University vice-chancellors yesterday warned that Gordon Brown's Budget would not be enough to solve their funding problems.
Teachers' unions gave the package a cautious welcome but said that the settlement was not as generous as it might first appear.
Charles Clarke, the Secretary of State for Education, yesterday set out his three-year budget, confirming that an extra £8.5bn would be shared between nurseries, schools, colleges and universities between 2005 and 2008. He promised universities that funding per student would be maintained in real terms.
However, Universities UK (UUK), which represents vice-chancellors, argued that £8.8bn extra funding was needed for universities alone to repair their crumbling buildings and improve their spending per student. Diana Warwick, UUK's chief executive, said that universities would have to wait until July's spending review to find out how much of the extra funding would go to universities.
"The additional investment needs of the sector are significant," she said. "These have been clearly set out in our recent submission to the spending review, which totalled £8.8bn for England and Northern Ireland over the next spending review period.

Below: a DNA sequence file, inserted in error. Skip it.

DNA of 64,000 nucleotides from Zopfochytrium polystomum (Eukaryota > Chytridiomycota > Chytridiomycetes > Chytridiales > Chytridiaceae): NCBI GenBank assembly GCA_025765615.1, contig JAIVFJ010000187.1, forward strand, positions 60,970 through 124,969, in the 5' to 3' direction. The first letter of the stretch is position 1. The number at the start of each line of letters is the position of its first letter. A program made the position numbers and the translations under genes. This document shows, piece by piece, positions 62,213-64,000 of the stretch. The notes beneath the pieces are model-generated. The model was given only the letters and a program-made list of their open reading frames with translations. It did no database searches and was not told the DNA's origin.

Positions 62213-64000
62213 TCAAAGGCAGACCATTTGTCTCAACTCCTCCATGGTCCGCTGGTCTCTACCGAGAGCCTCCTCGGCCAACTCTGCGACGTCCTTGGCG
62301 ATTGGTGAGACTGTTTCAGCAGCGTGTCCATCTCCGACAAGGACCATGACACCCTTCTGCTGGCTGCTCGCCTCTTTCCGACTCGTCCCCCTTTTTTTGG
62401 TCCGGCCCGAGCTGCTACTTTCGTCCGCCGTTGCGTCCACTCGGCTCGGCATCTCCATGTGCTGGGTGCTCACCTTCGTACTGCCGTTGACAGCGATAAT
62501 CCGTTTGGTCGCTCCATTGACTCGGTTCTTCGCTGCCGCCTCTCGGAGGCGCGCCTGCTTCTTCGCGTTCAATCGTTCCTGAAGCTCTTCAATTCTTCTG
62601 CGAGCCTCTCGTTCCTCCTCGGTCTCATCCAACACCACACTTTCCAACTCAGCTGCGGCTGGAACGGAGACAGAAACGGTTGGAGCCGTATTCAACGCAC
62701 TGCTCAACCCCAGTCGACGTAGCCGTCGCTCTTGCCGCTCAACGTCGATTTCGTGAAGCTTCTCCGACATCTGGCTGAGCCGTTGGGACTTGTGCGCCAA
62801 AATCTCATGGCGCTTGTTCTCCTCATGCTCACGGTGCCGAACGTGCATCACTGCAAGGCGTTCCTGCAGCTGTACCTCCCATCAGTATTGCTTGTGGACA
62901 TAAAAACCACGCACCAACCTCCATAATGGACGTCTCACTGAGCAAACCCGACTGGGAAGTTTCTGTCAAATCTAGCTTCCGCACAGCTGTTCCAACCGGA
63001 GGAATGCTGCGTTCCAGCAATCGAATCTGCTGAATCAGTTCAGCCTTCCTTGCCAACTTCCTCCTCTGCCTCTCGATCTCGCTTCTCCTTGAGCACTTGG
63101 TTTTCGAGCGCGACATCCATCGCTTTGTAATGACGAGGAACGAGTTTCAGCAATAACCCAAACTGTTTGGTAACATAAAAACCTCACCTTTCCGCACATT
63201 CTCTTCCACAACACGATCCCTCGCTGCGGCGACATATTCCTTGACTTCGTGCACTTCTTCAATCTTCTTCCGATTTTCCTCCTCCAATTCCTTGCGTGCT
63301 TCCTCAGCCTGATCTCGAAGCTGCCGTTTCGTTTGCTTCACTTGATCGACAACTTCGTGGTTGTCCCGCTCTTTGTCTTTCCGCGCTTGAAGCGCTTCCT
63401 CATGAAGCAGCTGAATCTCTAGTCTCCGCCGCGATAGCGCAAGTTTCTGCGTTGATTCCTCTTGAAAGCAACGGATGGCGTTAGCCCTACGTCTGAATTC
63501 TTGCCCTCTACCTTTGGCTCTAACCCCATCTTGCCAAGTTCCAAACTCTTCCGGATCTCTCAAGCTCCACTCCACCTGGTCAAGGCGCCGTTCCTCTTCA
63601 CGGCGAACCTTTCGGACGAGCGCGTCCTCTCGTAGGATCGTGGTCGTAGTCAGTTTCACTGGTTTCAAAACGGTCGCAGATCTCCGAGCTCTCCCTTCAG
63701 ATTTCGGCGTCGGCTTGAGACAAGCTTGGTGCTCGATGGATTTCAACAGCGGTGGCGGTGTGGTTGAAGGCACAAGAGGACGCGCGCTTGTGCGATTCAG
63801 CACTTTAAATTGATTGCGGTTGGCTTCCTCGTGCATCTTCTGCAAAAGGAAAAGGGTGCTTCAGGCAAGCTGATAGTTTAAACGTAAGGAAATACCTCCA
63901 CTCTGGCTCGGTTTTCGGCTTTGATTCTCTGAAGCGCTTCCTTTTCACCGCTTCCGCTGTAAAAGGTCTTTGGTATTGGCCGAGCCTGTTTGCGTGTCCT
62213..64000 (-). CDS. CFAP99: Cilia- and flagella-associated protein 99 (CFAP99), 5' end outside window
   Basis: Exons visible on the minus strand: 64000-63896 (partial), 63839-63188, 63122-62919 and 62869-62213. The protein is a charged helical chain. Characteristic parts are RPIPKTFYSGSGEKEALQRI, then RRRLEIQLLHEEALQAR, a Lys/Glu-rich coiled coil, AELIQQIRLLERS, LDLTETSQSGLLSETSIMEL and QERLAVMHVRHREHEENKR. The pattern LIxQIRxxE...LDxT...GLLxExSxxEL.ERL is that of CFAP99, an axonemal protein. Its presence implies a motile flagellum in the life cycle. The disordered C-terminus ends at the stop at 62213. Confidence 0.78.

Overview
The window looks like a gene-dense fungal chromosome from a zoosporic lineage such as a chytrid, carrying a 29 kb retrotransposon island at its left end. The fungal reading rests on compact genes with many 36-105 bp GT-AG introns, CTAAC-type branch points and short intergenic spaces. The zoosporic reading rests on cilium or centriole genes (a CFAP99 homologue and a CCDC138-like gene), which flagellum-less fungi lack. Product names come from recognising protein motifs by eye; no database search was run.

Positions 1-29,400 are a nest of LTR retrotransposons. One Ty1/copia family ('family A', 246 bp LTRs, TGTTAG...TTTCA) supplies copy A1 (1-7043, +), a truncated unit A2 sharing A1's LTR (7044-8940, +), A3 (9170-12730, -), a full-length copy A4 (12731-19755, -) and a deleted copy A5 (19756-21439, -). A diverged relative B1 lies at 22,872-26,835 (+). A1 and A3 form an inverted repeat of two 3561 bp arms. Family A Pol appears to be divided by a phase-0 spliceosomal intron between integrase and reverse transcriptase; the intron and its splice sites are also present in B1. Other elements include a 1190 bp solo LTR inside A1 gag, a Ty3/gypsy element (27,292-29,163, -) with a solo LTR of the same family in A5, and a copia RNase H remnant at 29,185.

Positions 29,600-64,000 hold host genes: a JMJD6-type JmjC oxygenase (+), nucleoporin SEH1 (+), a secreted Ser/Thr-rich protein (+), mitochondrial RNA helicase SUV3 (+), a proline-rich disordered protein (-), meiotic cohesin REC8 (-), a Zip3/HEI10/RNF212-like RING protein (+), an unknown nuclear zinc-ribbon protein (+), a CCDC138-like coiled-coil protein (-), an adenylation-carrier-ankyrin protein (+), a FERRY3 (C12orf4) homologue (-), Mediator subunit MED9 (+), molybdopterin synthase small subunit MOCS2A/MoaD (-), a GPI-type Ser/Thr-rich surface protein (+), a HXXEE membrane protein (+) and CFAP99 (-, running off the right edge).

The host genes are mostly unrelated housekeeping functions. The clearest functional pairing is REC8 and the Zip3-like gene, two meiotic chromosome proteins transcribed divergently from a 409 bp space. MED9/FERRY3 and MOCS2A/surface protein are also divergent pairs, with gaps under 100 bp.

"This overall investment is essential to meet the Government's objectives of widening participation, maintaining excellence and international competitiveness and putting the sector on a sound financial footing for the future."
In a resumed debate on Mr Brown's spending and taxation package, Mr Clarke confirmed that education spending in the UK would be 5.6 per cent of GDP in 2007-08, up from 5.4 per cent this year. Education spending in England will grow by an average of 4.4 per cent during the next three years.
However, John Dunford, general secretary of the Secondary Heads Association, said that this represented a significant slow-down. Increases of 6 per cent had been delivered under the 2002 spending review including 2005/06 - the first year also covered by this week's Budget. "The Government is very good at putting a positive gloss on the figures but this means that the increases for the 2006-07 and 2007-08 will actually be significantly lower than 4.4 per cent. This is obviously not such good news," he said.
Doug McAvoy, general secretary of the National Union of Teachers, said Mr Clarke's statements raised questions about the balance of teachers and classroom assistants to be recruited. The NUT was the only union not to sign up to a national agreement to cut teachers' workload because of its opposition to classroom assistants being allowed to give lessons.
Mr McAvoy said: "Mr Clarke fails to give any commitments on the balance between the numbers of teachers and support staff, or indeed the maintenance of the number of teaching posts."
Mr Clarke also defended as "necessary and right" the move to cut 1,460 jobs at the Education and Skills department, a reduction of nearly one third of staff. He said it would help boost frontline services and accused Tories of planning "massive real terms cuts" in non-school education-related budgets.Reuse content